Gemma Creagh focuses on Ollie Aslin and Gary Lennon’s portrait of the Pulitzer-winning photographer Cathal McNaughton.

Northern Irish photojournalist Cathal McNaughton is the man behind a number of the most challenging and poignant images of human suffering you’re likely to see. He has a brilliant creative mind, and has spent most of his adult life in areas of conflict, singularly honing his craft to capture the most striking images often in moments of extreme danger. That’s how he has operated at the highest professional standard and why he is still the only Irish person to win the Pulitzer Prize for photojournalism. His coverage of the Rohingya refugee crisis in Myanmar and Bangladesh was profound. Those images are both beautiful and brutal to look at. 

I Dream In Photos opens to a slow, pensive pace as Cathal McNaughton does DIY on his cottage in Northern Ireland. This quiet domesticity reveals no hint to his previous life. Via interviews to camera, interspersed with normal observations of his everyday existence, Cathal begins to reveal himself, starting with the abruptness in which his soaring career came to a halt. Little did he know when he left India to collect his Pulitzer, that the government would revoke his visa, and he would be left without access to his work, his camera, his partner and his whole life. Back in his hometown in the quiet coastal landscape of Antrim he is forced to regroup. 

Funded by Screen Ireland and Northern Irish Screen, this is a thoughtful documentary that looks at not only the life and career of an acclaimed artist, but at the toll his work has taken on his psyche and personal life. Directors Ollie Aslin and Gary Lennon unfurl Cathal’s past to us via a series of snapshots, each micro chapter out of sequence and focusing on a snippet of his work. These moments, from working in Belfast and Omagh during the Troubles to travelling the world after his son was born, allude to his own demons as well as how his work has cost so much to those around him. As he approaches middle age, Cathal takes time out from his career to strengthen his relationship with his son, and care for his ageing parents as their health deteriorates.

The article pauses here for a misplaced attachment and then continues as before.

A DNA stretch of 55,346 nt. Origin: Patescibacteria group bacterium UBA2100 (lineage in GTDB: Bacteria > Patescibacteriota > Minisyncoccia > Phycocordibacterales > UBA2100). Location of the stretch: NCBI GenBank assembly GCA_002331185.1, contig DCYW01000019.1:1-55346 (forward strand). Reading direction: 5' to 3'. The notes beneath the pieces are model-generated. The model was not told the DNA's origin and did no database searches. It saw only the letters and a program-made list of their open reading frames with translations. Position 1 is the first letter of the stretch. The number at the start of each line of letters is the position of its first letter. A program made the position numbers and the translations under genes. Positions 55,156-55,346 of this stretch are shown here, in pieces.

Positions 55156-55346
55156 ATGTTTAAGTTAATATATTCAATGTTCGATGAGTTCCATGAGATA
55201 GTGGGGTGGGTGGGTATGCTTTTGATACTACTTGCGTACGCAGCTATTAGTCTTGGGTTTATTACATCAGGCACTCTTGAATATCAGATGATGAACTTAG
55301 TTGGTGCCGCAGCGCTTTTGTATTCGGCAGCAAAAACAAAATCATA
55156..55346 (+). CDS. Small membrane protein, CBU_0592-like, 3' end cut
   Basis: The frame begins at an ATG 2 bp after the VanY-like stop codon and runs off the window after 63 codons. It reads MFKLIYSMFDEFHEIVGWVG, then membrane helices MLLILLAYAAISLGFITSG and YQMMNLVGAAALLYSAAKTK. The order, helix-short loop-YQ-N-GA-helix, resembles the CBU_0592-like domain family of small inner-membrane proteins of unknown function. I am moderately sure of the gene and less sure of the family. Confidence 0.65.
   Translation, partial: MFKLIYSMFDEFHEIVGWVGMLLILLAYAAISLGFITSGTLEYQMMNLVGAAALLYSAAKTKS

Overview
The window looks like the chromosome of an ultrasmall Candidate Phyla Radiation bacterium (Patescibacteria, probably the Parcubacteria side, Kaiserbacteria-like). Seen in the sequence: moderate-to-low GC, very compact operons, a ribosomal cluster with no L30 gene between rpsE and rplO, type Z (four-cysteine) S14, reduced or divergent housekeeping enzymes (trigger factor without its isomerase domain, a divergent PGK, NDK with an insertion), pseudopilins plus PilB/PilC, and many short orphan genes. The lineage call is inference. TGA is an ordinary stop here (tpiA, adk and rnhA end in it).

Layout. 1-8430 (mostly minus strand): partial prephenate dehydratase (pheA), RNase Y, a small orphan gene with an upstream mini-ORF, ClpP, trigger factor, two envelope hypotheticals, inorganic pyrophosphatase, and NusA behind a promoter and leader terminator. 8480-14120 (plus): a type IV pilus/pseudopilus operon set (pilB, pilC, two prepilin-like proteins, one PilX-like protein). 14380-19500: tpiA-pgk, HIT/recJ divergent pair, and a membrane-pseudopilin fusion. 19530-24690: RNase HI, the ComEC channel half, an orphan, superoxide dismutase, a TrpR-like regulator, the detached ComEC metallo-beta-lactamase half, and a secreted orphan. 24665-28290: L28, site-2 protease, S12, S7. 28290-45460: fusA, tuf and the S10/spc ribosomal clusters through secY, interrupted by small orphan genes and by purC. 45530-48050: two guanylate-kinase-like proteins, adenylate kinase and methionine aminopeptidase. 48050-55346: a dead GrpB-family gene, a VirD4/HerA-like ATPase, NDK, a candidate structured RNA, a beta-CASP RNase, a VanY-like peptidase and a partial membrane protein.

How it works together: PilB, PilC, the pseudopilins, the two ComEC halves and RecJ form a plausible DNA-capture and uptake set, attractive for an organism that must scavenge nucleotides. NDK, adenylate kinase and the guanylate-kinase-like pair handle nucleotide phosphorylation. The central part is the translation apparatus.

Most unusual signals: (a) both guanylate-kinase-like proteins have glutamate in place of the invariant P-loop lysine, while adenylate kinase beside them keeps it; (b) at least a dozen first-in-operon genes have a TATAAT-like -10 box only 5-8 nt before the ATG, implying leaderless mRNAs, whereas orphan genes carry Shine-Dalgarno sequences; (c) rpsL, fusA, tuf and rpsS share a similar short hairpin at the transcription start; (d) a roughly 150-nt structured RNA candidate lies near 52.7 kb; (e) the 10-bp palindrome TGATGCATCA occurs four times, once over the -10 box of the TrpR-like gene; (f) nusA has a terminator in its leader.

The visuals of Cathal’s two worlds deliver a striking contrast. The heightened spaces of India, the bright colours of the fabrics, the masses of bodies against arid landscapes are a world away in every sense from the isolated flat rolling greens and greys of our quiet island. Much like Cathal captures the vibrancy, pain and humanity of his subjects, with this documentary, directors Aslin and Lennon present the quiet internal struggle of theirs. I Dream in Photos glances behind the veil of a man trained to exist in warzones, yet struggling in his contemplative rural home. It is in these moments of pause, when he looks back and laments the unprecedented pain and trauma he has witnessed over the course of his career, that we get the sense that he’s struggling.

I Dream In Photos delivers not only a well observed documentary and wonderful homage to Cathal’s impressive career – but also a quiet insight into the conflicted human condition. 

I Dream In Photos is in cinemas 1 st December 2023.

 

Author

Gemma Creagh is a writer, filmmaker and journalist. In 2014 she graduated with a First from NUIG’s MA Writing programme. Gemma’s play Spoiling Sunset was staged in Galway as part of the Jerome Hynes One Act Play series in 2014. Gemma was one of eight playwrights selected for AboutFACE’s 2021 Transatlantic Tales and is presently developing a play with the Axis Theatre and with the support of the Arts Council. She has been commissioned to submit a play by Voyeur Theatre to potentially be performed in Summer 2023 as part of the local arts festival. Gemma was the writer and co-producer of the five-part comedy Rental Boys for RTÉ’s Storyland. She has gone on to write, direct and produce shorts which screened at festivals around the world. She was commissioned to direct the short film, After You, by Filmbase and TBCT. Gemma has penned articles for magazines, industry websites and national newspapers, she’s the assistant editor for Film Ireland and she contributes reviews to RTE Radio One’s Arena on occasion.

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